Tuesday, 23 August 2011

Endgame Libya.

The Battle for Tripoli rages on between Gaddafi's forces and the rebels with it appearing almost certain the Libyan dictator's regime is set to fall and that a new National Transitional Council will assume control with the full military and political backing of the West.

In Britain, The Sun newspaper inadvertently revealed the relevance of Cameron's decision to use RAF jets as part of the air campaign against Gaddafi's forces and the undoubted use of SAS personnel to use sophisticated technology to coordinate the capture of the Libyan capital.

THE downfall of tyrant Colonel Gaddafi will bring joy to motorists by slashing more than 4 PENCE off petrol prices, the AA said last night.

Experts said global oil prices are set to tumble as Libya's production returns to normal when fighting ends - and that will be passed on at the pumps.

The revolution's effects on prices were already apparent yesterday, when Brent crude fell more than one per cent in London to 107.9 dollars a barrel.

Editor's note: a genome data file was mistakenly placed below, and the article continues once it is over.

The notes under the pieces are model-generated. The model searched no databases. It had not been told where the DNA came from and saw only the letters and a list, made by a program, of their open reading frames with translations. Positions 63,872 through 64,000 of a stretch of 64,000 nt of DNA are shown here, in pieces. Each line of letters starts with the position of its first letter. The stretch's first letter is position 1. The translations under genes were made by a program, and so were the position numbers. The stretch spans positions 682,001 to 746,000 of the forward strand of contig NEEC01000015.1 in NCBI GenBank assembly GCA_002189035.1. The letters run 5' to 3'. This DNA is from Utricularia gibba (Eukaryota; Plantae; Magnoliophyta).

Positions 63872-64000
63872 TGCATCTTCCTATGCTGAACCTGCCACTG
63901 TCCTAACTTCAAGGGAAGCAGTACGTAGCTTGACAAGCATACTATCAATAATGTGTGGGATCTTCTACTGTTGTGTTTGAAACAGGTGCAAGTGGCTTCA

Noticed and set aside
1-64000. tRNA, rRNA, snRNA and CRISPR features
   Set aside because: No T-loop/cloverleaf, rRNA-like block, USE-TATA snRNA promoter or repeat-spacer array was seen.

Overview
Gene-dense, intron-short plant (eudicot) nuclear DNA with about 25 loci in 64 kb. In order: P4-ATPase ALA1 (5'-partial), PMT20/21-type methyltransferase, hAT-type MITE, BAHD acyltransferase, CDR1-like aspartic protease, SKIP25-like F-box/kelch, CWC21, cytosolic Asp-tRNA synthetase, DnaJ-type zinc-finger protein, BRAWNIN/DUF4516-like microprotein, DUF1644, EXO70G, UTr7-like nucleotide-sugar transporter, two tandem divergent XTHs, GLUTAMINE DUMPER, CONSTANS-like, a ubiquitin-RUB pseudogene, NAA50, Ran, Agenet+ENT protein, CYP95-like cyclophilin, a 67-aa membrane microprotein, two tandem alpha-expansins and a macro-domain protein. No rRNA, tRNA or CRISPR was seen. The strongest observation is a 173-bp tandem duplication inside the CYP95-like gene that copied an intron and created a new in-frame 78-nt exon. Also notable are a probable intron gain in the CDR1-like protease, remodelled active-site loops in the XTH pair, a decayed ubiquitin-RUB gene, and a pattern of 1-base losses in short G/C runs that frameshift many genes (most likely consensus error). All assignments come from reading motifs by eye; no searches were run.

The Sun gets it right when they write more candidly about the benefits to Britain in aiding the rebels overthrow Gaddafi. It will mean a 4p reduction in oil prices. This means far more to motorist Britons than abstract arguments about 'humanitarian intervention'.

None of the quality newspapers have bothered to mention the obvious impact on the consumer in such populist terms, despite the fact the popularity of the British government will be boosted by opening up the flow of high grade crude from Libya.

Advanced Western consumer democracies need falling or stable oil prices to maintain their lifestyles. Arab nations need rising prices if the majority of a rising population of young people are going to see benefits from their oil.

Libyan British emigres have been ready to ignore this in the understandably euphoric atmosphere witnessed in Tripoli as Gaddafi's regime crumbles. One, the writer Hashim Matar, wrotes in The Guardian,

The past six months have put an end not only not only to Gaddafi's rule but also to the myths propagated by its extensive PR campaign, managed by companies in London and New York and promoted by western governments and companies wishing to do business with the dictator.